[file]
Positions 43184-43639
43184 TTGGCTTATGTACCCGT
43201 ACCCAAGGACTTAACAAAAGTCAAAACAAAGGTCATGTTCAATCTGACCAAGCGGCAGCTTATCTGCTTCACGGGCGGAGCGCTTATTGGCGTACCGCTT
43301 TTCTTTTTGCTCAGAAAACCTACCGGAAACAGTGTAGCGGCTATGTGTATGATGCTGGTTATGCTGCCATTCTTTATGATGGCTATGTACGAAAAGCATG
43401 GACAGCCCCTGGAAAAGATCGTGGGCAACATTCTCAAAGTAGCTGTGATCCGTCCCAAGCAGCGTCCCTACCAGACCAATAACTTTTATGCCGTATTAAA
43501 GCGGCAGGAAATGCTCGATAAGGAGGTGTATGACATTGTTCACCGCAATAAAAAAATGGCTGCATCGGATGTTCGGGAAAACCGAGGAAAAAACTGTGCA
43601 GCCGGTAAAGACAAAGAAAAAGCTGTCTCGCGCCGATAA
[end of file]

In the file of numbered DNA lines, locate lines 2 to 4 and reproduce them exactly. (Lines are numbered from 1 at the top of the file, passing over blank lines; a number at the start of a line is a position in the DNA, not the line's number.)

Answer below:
43184 TTGGCTTATGTACCCGT
43201 ACCCAAGGACTTAACAAAAGTCAAAACAAAGGTCATGTTCAATCTGACCAAGCGGCAGCTTATCTGCTTCACGGGCGGAGCGCTTATTGGCGTACCGCTT
43301 TTCTTTTTGCTCAGAAAACCTACCGGAAACAGTGTAGCGGCTATGTGTATGATGCTGGTTATGCTGCCATTCTTTATGATGGCTATGTACGAAAAGCATG